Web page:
Greenwich Meridian: Where East meets West
With a relative warm up of 40 F this morning, I got up early in the dark so I could plug away at the Greenwich Meridian: Where East meets West memoir about our family immigration saga before church.
This is my 10th writing day in a row in the NaNoWriMo 50K word challenge.
I am using my mom’s timeline from 1959 to present to navigate through the important milestones in the epic tale covering three continents and two generations.
These include: years in Khartoum, Sudan from Nov. 1964 to March 1970, in Saskatoon, CA from April 1970 to Oct. 1970 and in Hawkins, TX from Nov. 1970 to June 1973.
In the book, this timeline transfers into three draft chapters titled: Years in Africa, On the run and Into North America.
I am still working on Save the Cat Beat Sheet (NaNo-style) for the first half of the memoir.
On NaNoWriMo Day 9, Saturday Nov. 9, I pulled together Save the Cat Beat Sheet (NaNo-style) for the second half of the memoir.
Excerpt from chapter “Years in Africa.”
The politics in former Czechoslovakia loosened up and dad pursued a job opportunity in Khartoum, Sudan because he feared the religious prohibition in the socialist country guided by the Marxist philosophy.
In 1961, Sudan gained independence from the British and was opening up to the world. Vice-chancellor Daffala of th University of Khartoum was recruiting experts from Europe to teach at the university.
“He invited me for an interview, and I was hired,” dad said.
Dad was hired in 1964 to teach applied mathematics which equals theoretical physics at the university. The university was affiliated with the University of London.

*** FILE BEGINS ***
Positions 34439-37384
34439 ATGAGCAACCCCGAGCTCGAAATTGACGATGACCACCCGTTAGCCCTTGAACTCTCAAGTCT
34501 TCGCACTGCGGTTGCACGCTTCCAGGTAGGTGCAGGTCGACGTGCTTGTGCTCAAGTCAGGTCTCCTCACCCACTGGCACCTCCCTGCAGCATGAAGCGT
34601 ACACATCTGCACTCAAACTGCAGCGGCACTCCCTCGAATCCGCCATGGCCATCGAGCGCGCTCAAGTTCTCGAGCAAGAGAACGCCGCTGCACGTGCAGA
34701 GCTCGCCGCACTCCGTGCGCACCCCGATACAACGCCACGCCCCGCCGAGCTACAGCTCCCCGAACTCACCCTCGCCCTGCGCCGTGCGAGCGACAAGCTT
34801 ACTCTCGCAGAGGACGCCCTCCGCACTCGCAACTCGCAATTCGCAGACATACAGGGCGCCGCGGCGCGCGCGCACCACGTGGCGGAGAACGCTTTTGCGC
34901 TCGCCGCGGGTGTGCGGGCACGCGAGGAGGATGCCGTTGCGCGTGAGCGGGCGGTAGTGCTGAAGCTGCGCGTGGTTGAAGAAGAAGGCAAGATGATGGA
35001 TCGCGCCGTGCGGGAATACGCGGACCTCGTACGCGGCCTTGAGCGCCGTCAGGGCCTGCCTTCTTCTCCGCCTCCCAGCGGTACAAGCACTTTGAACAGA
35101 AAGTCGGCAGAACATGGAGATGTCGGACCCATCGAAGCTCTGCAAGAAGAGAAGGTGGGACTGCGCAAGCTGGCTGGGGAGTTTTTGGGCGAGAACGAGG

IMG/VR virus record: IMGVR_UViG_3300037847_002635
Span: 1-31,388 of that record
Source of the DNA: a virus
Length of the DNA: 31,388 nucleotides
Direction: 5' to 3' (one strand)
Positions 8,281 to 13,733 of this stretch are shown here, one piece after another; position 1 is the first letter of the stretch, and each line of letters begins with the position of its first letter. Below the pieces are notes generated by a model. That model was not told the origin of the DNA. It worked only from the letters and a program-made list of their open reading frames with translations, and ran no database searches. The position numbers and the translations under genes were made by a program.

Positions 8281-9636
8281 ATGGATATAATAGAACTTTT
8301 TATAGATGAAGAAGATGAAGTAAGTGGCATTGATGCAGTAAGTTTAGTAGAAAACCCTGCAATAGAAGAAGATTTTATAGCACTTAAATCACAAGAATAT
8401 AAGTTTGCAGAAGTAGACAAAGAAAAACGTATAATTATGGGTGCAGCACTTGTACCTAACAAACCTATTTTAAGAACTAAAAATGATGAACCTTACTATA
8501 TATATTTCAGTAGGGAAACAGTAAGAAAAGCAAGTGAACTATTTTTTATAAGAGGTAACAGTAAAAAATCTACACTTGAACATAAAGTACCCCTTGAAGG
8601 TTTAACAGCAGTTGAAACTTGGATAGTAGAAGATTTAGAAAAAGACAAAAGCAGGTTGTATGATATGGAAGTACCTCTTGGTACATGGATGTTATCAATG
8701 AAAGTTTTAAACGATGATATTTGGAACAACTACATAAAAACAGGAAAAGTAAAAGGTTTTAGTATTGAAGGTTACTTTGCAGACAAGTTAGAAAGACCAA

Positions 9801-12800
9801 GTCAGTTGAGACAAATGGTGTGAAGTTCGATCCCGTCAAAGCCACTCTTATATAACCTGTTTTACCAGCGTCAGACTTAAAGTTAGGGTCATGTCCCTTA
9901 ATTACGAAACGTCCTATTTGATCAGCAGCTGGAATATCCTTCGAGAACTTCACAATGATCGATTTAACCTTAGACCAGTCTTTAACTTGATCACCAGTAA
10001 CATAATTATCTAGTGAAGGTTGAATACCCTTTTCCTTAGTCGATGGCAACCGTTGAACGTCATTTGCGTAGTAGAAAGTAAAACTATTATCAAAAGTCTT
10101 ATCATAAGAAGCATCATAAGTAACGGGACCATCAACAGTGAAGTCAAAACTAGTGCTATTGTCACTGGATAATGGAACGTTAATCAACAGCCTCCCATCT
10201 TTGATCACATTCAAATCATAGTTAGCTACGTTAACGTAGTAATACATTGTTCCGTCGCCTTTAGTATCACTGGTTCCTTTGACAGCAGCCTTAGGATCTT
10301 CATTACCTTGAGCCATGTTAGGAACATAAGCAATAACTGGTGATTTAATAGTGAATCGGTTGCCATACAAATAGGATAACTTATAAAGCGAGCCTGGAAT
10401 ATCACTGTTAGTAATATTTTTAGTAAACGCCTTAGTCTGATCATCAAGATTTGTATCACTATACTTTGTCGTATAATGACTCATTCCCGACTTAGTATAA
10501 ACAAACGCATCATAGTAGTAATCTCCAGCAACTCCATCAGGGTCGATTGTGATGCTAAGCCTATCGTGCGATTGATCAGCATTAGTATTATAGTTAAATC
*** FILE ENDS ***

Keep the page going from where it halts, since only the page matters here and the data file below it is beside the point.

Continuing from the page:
“The university was the Harvard of Africa, “dad said. “It was the best university on the continent.”
Dad was allowed to leave Czechoslovakia through the Department of Education, while other experts obtained governmental clearance through the Polytechnic Institute, known as Polytechna.
Mom, my brother Vaclav and I joined dad in 1965 for what my parents called, “the best time in their lives.” It was a joyful ride that lasted a few years. Among the things that shocked me first, was the fact that we had to be vaccinated against malaria. All I knew were shots against kids’ diseases, and malaria wasn’t one of them in Czechoslovakia.
A total of 30 families made up the Czech expert community in Khartoum, located amidst the sands of the Sahara Desert. We lived in an apartment complex, Pink Palace that had a palace-like building in the center for the management.
“There were no food lines like in Czechoslovakia,” said dad. “We had everything: meat, oranges, bananas, olives.”
The Czech community in Khartoum was like the exotic textiles sold at the souqs or at the exquisite shops on high streets in downtown. It was tightly woven together by the forthcoming freedom of the Prague Spring reformist movement.
“Unlike back home we felt at ease with other people,” mom said.
The Czech and Slovak community consisted of ambassadors, members of the Department of Commerce, and the teachers from the Department of Education; a diverse and adventurous bunch.
“We all lived at the same location, so we got together quite often,” said mom.
The embassy was a cultural center; it was a formal social outlet nestled in a society that also struggled to find its own identity. On the other hand, the Pink Palace apartment complex served as an informal platform for Czechs and Slovaks to reminisce about home, as well as to weave dreams about the future in a free country.
“I gained experience, new outlook and knowledge, and I met different people,” dad said.
To be continued………
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